In February 2019, the Hong Kong Government proposed the Fugitive Offenders and Mutual Legal Assistance in Criminal Matters Legislation (Amendment) Bill, commonly known as “the extradition bill”, which sparked off a series of protests and demonstrations locally. Starting then, citizens began to organize demonstrations, rallies and other online and offline events in protest.
Some protests turned into violence and police brutality was observed, while the publicmade these demands:
However, the Government only announced the suspension of the bill and neither refused to withdraw it nor make any apology. More people took to the streets and also used other means to express their views, like signing declaration, newspaper advertisements in other countries, visiting consulates, and even blocking public transport. The series of demonstrations against the extradition bill has become the most significant event after the Occupy Movement in 2014 affecting the governance of Hong Kong.
In order to gauge public opinion for policy reference, one of the authors of this paper proposed a non-government organization Project Citizen Foundation to (a) conduct a large-scale opinion survey of over 1,000 randomly selected Hong Kong citizens aged 14 or above to gauge and record the public’s view towards the extradition bill, and then (b) conduct some focus group studies of youths plus an engagement meeting to understand their demands and proposed solutions, and (c) compile an independent public sentiment report on the entire incident.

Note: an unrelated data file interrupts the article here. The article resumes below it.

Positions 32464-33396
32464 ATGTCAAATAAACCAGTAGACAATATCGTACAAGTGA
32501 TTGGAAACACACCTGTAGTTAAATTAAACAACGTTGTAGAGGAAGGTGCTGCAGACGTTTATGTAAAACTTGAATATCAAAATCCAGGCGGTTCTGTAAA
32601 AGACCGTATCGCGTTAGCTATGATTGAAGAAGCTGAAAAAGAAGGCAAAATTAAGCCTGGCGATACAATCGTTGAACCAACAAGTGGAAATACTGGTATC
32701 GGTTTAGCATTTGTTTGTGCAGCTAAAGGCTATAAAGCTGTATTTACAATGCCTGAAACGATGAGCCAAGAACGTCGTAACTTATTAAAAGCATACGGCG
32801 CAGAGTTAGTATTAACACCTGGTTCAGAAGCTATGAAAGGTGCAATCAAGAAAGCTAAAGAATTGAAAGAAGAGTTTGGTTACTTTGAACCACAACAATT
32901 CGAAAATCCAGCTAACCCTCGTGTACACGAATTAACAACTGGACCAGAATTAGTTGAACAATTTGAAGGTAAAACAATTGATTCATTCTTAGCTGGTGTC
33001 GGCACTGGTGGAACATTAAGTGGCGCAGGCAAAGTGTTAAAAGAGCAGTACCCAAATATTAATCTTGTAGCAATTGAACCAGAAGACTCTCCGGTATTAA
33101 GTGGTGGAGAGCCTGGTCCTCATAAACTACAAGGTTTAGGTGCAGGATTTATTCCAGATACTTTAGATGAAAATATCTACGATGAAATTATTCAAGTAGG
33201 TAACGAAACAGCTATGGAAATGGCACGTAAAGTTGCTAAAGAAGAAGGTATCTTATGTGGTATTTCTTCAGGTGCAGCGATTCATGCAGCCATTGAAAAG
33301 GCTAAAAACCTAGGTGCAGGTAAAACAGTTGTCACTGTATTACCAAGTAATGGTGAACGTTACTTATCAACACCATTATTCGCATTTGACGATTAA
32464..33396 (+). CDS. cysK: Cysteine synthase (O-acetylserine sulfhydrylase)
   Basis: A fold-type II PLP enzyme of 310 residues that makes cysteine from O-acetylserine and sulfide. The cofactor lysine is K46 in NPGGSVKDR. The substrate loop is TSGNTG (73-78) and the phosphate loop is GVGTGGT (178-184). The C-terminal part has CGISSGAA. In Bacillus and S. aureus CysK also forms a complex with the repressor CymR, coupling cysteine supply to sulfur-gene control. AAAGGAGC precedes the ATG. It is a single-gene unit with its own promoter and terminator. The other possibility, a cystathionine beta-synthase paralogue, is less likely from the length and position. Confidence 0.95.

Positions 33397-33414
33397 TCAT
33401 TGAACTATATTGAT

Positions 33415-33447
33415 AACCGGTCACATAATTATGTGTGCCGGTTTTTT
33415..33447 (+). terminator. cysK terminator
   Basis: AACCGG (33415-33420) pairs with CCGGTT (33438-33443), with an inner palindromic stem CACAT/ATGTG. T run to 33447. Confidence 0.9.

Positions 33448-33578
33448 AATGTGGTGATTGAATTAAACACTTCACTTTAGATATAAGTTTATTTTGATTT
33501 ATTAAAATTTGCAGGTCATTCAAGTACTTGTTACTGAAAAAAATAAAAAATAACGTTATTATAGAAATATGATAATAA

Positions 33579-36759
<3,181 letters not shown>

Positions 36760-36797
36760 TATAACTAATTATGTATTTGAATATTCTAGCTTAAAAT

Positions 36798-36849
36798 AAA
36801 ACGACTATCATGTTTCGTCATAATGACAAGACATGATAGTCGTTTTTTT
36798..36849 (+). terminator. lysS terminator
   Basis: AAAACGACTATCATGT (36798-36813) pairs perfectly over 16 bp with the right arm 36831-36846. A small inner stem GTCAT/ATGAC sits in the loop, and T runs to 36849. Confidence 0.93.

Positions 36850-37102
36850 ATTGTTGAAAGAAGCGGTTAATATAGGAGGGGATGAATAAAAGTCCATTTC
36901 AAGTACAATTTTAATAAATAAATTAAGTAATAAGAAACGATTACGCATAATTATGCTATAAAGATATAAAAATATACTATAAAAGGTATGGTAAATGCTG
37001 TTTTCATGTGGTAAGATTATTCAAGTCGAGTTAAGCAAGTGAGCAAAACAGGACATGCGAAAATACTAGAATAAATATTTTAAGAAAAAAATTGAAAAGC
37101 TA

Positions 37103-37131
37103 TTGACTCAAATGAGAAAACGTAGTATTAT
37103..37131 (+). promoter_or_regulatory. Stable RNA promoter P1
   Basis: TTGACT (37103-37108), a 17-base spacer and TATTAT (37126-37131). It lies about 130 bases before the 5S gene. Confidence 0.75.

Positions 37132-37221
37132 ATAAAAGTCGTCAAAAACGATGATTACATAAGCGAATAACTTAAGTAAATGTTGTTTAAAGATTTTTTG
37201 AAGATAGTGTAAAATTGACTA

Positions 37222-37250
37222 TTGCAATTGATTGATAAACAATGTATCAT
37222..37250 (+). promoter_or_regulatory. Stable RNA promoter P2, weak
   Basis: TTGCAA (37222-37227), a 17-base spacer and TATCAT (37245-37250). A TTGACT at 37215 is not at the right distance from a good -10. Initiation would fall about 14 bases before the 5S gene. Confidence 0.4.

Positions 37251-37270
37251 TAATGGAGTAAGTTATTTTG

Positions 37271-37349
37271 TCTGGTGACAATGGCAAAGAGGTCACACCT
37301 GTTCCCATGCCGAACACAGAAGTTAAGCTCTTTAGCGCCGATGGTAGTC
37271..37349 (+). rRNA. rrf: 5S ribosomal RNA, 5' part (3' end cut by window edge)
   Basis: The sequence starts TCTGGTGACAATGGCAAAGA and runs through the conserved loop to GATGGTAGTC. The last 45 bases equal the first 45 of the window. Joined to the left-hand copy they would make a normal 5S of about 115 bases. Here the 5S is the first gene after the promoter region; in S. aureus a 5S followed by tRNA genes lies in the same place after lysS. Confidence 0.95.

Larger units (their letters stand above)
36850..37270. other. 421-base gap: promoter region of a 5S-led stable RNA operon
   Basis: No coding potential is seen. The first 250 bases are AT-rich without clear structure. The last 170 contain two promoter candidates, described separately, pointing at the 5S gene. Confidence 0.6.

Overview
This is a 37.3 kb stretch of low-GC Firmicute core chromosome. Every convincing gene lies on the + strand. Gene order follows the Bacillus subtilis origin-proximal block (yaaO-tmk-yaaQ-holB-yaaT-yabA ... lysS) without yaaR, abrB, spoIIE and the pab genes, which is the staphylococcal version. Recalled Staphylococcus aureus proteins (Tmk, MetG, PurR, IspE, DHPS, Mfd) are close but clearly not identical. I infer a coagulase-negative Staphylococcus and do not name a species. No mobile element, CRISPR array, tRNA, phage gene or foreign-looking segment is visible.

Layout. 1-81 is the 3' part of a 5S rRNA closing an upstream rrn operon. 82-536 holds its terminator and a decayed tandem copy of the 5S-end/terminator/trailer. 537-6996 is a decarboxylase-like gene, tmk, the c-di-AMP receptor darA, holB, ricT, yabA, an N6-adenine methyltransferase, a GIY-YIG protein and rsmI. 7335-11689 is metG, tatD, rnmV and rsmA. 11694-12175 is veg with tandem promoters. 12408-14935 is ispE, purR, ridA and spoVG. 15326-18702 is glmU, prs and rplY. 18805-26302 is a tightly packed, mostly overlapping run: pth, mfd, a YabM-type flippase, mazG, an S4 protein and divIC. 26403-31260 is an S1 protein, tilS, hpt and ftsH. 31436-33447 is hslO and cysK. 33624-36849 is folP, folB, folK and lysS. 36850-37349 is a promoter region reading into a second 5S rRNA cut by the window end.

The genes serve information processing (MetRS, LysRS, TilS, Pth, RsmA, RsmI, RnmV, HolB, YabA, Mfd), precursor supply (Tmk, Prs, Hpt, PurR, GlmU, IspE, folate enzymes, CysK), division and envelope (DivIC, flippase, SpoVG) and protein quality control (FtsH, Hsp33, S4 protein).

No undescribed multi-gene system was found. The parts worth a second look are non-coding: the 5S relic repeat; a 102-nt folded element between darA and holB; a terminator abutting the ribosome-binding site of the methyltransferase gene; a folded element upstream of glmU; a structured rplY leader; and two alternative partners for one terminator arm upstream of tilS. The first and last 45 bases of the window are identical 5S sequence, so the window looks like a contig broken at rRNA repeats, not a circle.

The project required a budget of HK$1M. Because the researchers wished to let the public owe the entire project, so they decided to take a post-modern approach to sourcing funding – that by online crowd-funding. Within only one and a half day, the funding target was achieved, which is a clear indication of public support. The campaign promotion was launched through a press conference and spread wildly in different online forums.
By the end of July, the opinion survey was completed, results showed that
Judging from the survey results, there is no doubt that the general public strongly opposed the extradition bill, and the Government failed to satisfy people’s demands. This expectation gap was quickly and significantly widened as more protestors resorted to viral discussions and call for actions in the online forums. This paper describes how public opinion, protests and online mobilization interact with each other in this extradition bill incident in Hong Kong.